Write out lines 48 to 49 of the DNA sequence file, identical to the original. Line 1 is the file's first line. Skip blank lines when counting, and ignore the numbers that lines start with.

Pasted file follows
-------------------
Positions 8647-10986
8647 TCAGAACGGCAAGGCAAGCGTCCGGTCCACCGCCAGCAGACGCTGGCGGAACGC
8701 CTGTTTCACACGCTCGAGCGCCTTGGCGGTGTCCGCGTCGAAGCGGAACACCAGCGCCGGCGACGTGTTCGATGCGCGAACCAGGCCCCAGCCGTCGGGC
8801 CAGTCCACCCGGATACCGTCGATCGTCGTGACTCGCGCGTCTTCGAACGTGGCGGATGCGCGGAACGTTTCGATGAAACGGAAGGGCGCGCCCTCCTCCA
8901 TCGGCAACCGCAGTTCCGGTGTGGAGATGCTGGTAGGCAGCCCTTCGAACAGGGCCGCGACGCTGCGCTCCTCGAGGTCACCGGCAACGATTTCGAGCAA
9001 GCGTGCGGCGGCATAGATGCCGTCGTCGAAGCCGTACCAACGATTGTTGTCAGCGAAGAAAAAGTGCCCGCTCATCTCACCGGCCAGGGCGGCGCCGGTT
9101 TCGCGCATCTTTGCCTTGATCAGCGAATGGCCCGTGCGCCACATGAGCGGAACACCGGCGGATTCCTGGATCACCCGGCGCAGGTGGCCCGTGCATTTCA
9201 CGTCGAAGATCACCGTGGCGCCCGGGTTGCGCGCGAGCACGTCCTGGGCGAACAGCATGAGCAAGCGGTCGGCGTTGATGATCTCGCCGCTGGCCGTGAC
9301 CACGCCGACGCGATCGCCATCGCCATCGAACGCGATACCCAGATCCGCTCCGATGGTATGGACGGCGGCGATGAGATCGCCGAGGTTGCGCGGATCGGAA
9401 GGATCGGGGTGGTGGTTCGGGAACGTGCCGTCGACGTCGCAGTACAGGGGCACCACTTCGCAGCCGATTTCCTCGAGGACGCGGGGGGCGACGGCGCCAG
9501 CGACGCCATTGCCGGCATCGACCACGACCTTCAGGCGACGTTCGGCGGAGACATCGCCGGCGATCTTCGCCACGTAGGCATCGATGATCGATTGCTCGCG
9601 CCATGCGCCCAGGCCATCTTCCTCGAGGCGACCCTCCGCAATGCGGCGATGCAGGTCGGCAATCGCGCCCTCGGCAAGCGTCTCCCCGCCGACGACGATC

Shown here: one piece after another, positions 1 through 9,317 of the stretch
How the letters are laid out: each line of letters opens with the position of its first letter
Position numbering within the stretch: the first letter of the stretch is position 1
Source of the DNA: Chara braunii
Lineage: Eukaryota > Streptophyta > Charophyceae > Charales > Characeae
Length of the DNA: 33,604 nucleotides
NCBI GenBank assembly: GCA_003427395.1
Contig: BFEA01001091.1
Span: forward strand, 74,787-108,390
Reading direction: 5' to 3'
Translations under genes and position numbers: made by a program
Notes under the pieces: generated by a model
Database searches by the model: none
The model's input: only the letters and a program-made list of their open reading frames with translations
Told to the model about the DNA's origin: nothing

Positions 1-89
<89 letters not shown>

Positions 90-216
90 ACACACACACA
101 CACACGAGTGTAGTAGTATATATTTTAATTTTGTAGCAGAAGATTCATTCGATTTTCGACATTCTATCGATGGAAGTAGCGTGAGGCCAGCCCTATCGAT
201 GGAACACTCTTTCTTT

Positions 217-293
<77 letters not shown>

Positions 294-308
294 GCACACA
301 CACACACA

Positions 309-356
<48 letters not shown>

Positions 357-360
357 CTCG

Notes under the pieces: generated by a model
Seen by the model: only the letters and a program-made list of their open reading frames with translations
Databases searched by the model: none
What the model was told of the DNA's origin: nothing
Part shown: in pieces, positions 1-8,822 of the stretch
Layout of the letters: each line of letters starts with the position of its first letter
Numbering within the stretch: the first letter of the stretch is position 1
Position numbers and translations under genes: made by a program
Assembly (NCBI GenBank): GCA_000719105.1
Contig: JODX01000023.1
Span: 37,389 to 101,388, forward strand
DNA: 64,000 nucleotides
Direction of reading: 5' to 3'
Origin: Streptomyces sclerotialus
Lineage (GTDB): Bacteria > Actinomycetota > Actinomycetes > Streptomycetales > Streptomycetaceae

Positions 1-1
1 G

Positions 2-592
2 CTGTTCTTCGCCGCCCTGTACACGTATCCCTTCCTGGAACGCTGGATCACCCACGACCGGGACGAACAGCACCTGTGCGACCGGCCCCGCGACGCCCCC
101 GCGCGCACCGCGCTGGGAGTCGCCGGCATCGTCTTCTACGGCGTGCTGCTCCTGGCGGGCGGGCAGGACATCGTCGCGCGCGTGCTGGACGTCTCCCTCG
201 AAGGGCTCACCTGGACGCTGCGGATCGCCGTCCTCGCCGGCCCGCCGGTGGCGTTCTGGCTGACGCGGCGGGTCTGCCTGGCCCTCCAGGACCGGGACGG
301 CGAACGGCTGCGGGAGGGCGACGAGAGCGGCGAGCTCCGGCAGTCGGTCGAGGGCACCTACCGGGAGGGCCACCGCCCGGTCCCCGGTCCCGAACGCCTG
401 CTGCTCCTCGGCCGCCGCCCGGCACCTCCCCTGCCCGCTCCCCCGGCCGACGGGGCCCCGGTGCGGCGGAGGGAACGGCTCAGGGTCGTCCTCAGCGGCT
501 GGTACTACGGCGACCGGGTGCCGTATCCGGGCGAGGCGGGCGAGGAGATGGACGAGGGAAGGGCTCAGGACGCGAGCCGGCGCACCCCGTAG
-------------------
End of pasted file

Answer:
Layout of the letters: each line of letters starts with the position of its first letter
Numbering within the stretch: the first letter of the stretch is position 1